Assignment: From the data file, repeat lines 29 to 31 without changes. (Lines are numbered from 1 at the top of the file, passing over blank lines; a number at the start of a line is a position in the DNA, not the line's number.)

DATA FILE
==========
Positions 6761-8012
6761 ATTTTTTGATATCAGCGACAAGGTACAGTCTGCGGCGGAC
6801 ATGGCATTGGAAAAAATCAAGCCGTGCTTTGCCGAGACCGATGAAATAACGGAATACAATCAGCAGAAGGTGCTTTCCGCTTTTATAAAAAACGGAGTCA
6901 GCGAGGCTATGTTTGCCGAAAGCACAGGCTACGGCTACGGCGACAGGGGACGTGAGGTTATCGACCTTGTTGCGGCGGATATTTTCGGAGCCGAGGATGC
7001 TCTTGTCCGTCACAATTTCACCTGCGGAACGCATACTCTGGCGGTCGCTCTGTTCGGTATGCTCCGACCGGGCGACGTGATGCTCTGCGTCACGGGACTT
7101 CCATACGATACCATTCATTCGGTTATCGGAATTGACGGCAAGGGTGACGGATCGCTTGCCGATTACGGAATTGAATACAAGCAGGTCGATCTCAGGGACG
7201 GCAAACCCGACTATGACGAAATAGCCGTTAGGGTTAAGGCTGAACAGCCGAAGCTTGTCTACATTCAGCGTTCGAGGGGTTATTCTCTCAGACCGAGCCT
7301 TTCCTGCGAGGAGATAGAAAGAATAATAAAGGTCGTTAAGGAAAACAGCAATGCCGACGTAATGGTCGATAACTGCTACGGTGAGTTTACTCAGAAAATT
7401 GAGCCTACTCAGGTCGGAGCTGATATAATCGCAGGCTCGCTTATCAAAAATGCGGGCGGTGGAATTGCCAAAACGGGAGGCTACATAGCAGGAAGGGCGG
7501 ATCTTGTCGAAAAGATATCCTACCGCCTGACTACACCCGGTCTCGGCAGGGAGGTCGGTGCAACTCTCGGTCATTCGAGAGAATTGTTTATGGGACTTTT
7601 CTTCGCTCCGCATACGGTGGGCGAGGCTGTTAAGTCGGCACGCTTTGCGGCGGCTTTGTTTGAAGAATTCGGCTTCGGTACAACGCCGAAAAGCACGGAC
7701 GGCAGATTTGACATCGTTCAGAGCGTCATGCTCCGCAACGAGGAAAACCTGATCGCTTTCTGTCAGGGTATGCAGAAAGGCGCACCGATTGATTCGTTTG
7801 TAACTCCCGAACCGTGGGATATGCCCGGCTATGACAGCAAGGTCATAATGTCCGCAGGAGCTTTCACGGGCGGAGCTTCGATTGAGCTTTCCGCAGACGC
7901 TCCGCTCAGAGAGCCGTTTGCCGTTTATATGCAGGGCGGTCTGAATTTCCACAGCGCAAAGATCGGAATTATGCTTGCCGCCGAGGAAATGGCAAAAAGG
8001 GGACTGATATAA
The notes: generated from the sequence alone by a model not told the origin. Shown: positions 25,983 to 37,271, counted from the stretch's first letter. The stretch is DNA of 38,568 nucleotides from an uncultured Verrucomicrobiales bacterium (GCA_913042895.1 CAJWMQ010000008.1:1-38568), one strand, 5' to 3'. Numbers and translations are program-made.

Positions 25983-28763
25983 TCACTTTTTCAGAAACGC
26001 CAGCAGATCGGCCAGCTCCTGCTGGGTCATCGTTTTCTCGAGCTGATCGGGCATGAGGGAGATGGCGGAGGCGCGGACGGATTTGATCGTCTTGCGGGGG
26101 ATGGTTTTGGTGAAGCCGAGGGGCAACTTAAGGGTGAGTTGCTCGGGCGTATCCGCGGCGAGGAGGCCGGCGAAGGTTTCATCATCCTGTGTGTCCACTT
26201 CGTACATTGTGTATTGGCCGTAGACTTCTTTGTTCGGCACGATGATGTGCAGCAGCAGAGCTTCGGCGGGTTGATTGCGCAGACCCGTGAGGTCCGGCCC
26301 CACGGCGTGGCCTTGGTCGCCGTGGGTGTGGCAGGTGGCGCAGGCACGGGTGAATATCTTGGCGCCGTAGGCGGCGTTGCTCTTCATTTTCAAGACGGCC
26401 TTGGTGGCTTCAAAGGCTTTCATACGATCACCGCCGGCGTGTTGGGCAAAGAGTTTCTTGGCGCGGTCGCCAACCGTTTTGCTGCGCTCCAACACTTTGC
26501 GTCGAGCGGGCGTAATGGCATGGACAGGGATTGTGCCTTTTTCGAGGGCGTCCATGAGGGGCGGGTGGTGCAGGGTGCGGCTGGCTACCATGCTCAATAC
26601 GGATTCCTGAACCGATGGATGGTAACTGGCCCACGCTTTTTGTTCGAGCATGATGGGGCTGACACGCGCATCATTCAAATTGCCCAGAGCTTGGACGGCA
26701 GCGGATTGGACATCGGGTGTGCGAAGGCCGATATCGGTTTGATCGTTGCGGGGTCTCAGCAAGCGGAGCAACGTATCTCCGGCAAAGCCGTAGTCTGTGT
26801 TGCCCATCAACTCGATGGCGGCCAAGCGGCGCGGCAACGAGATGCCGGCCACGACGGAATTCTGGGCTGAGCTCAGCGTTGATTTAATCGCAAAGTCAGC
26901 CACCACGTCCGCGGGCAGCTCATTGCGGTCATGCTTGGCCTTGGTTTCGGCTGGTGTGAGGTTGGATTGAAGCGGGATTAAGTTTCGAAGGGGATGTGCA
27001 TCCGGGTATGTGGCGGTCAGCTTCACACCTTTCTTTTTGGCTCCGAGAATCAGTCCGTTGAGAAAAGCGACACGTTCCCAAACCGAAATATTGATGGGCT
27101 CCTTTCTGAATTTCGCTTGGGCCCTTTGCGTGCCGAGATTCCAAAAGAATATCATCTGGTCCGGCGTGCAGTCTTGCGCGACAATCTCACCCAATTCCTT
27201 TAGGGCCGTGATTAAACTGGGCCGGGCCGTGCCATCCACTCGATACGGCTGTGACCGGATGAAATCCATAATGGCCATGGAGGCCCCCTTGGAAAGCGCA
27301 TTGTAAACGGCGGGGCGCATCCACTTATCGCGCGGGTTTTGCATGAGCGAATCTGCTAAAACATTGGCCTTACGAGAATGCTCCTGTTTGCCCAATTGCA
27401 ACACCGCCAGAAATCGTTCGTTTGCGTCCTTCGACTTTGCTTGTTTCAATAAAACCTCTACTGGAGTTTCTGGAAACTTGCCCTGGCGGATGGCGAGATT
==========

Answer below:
27001 TCCGGGTATGTGGCGGTCAGCTTCACACCTTTCTTTTTGGCTCCGAGAATCAGTCCGTTGAGAAAAGCGACACGTTCCCAAACCGAAATATTGATGGGCT
27101 CCTTTCTGAATTTCGCTTGGGCCCTTTGCGTGCCGAGATTCCAAAAGAATATCATCTGGTCCGGCGTGCAGTCTTGCGCGACAATCTCACCCAATTCCTT
27201 TAGGGCCGTGATTAAACTGGGCCGGGCCGTGCCATCCACTCGATACGGCTGTGACCGGATGAAATCCATAATGGCCATGGAGGCCCCCTTGGAAAGCGCA